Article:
Top 10 best social apps for OS X

Top 10 social Mac apps
We round up the best apps for internet socialites

Whether you want to manage your Flickr uploads more easily, chat across different instant messaging systems or manage social networks such as Facebook and Twitter in a single app, there's a program to help you do it available for your Mac.

We took a look at what's on offer for social types at the Mac App Store and here are our favourite apps.

01. flickery - £5.99
Eternal Storms Software


If you're a regular Flickr user, then you'll be aware of how frustrating and time-consuming it can be when managing photos through its online interface. Thanks to flickery, though, you can kiss that frustration goodbye.

The flickery app enables you to manage photos from your desktop, and there's even an add-on for iPhoto integration, so you can quickly drag photos between Flickr and your Mac. It's every Flickr user's dream!

02. Trillian - Free
Cerulean Studios


Instant messaging - how we love it so. In fact, there's nothing better than repeatedly having your attention distracted by little windows that appear without warning, pointing you to a video of a cat wearing a beret, or a tap-dancing ferret.

If this sounds like your life, then Trillian can bring all your accounts (such as AIM, ICQ, Google Talk and so on) under one roof, and you can send and receive messages across multiple platforms. Yay!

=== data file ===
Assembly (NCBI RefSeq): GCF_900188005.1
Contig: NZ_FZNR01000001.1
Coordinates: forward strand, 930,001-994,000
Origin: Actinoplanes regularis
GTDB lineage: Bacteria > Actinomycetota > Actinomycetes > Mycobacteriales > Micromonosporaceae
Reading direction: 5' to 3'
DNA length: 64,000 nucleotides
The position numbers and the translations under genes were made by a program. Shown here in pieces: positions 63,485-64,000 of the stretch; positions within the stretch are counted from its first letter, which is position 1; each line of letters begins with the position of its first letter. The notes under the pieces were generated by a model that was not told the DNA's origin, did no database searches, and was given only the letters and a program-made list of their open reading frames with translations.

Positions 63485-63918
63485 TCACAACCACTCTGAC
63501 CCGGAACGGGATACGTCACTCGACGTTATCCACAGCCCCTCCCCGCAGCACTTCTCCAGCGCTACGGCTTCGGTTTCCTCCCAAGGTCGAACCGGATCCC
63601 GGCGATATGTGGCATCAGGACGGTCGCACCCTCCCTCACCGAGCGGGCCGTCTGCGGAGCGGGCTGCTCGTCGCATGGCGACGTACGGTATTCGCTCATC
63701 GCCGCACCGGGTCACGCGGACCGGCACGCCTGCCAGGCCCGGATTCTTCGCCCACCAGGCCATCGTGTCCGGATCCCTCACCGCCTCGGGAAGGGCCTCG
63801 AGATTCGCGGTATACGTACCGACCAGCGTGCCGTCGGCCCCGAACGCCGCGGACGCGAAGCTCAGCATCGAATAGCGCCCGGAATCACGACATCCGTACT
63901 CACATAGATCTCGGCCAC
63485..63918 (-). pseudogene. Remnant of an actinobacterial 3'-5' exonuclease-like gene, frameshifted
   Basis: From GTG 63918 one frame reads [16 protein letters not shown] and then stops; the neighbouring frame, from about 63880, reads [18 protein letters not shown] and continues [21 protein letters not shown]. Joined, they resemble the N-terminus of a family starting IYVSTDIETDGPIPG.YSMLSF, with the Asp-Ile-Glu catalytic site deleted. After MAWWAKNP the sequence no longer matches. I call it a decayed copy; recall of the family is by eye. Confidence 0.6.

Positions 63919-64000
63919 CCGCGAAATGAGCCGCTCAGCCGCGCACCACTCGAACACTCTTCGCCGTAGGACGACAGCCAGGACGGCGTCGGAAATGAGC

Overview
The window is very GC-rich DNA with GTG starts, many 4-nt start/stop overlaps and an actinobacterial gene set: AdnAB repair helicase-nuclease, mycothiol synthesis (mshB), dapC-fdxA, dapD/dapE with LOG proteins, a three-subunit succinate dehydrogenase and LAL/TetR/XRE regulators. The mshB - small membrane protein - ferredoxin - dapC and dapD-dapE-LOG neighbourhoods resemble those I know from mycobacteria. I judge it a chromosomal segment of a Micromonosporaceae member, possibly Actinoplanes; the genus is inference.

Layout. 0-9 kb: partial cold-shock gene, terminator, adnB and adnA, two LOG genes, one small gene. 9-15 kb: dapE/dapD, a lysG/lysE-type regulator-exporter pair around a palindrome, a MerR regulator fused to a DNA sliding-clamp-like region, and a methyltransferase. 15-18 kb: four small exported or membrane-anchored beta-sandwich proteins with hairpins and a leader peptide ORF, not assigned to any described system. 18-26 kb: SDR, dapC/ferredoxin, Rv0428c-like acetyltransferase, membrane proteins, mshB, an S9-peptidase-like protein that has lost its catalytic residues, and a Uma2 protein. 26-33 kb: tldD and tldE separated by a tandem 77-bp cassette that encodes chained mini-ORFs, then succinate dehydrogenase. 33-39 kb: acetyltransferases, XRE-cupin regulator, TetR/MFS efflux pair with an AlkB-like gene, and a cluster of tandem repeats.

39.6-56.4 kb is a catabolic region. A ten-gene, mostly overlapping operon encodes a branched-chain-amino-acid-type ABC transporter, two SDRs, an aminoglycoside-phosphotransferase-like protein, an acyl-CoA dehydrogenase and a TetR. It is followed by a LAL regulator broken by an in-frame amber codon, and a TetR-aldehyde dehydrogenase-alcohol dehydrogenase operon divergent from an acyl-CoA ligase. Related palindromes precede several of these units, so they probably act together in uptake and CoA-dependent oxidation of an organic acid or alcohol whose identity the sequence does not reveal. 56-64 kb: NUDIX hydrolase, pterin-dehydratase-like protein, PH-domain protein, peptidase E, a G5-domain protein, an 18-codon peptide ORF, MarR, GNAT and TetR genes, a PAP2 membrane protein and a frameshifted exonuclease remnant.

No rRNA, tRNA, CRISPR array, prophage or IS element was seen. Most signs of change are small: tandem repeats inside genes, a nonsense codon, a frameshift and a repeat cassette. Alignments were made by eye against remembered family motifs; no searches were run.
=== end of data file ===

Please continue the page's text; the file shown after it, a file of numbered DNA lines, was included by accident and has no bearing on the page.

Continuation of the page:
03. Twitter for Mac - Free


Twitter has been through a hectic year of acquisitions, and has rolled much of the intellectual property it has acquired back into its official apps across a number of different platforms. Twitter for Mac - the official client available via the Mac App Store - is a prime example, taking a single column approach, so it can sit on your screen at all times.

The client includes multiple accounts, auto-complete, URL shortening, and - naturally - has no API limit. Oh, and it's completely free. If you think that means it's not up to scratch, think again.

04. Courier - £2.99
Realmac Software


Like Socialite, Courier helps you deal with time drain by keeping your social streams up to date, but it concentrates on one specific area - uploading. As the name suggests, Courier helps you deliver files to a host of destinations (including YouTube, Vimeo, Facebook, Flickr and more). But where Courier really stands out is in its user experience. Each delivery of a file is represented by an envelope, onto which you drag a stamp. You then drag and drop files into your envelope and hit 'Deliver'. Best of all, it's fun!

05. Face Tab - Free


Although some of us spread our lives across multiple social networks, there's no denying that it's Facebook that gets most attention from users across the web. Constant development of its site and mobile apps make it easier than ever to access Facebook, but for some that's still not enough.

If you want to stay connected to all your Facebook goodies at all times, then Face Tab is the tool for you. It sits in your menu bar and offers quick access to your profile, updates, messages and more.

06. Socialite - £12
Apparent Software